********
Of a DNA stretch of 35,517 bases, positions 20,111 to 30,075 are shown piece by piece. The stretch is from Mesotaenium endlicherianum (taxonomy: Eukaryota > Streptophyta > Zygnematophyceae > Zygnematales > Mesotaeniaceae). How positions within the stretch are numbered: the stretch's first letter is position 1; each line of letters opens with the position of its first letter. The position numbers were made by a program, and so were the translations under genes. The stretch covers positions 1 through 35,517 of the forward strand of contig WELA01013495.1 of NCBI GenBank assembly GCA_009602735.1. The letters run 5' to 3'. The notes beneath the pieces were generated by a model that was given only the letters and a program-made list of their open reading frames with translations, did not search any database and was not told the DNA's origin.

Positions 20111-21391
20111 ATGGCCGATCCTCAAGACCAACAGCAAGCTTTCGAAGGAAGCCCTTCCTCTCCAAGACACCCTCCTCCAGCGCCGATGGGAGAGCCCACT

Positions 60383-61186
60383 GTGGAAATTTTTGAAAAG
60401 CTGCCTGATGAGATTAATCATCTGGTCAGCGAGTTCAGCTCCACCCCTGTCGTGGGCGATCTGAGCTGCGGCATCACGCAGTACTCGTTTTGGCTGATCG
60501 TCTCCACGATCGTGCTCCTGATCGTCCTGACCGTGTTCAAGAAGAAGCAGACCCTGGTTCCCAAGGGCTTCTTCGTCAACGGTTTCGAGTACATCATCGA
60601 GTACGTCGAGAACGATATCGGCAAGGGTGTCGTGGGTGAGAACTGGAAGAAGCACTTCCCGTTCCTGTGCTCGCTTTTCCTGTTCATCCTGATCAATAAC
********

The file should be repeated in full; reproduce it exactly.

Of a DNA stretch of 35,517 bases, positions 20,111 to 30,075 are shown piece by piece. The stretch is from Mesotaenium endlicherianum (taxonomy: Eukaryota > Streptophyta > Zygnematophyceae > Zygnematales > Mesotaeniaceae). How positions within the stretch are numbered: the stretch's first letter is position 1; each line of letters opens with the position of its first letter. The position numbers were made by a program, and so were the translations under genes. The stretch covers positions 1 through 35,517 of the forward strand of contig WELA01013495.1 of NCBI GenBank assembly GCA_009602735.1. The letters run 5' to 3'. The notes beneath the pieces were generated by a model that was given only the letters and a program-made list of their open reading frames with translations, did not search any database and was not told the DNA's origin.

Positions 20111-21391
20111 ATGGCCGATCCTCAAGACCAACAGCAAGCTTTCGAAGGAAGCCCTTCCTCTCCAAGACACCCTCCTCCAGCGCCGATGGGAGAGCCCACT

Positions 60383-61186
60383 GTGGAAATTTTTGAAAAG
60401 CTGCCTGATGAGATTAATCATCTGGTCAGCGAGTTCAGCTCCACCCCTGTCGTGGGCGATCTGAGCTGCGGCATCACGCAGTACTCGTTTTGGCTGATCG
60501 TCTCCACGATCGTGCTCCTGATCGTCCTGACCGTGTTCAAGAAGAAGCAGACCCTGGTTCCCAAGGGCTTCTTCGTCAACGGTTTCGAGTACATCATCGA
60601 GTACGTCGAGAACGATATCGGCAAGGGTGTCGTGGGTGAGAACTGGAAGAAGCACTTCCCGTTCCTGTGCTCGCTTTTCCTGTTCATCCTGATCAATAAC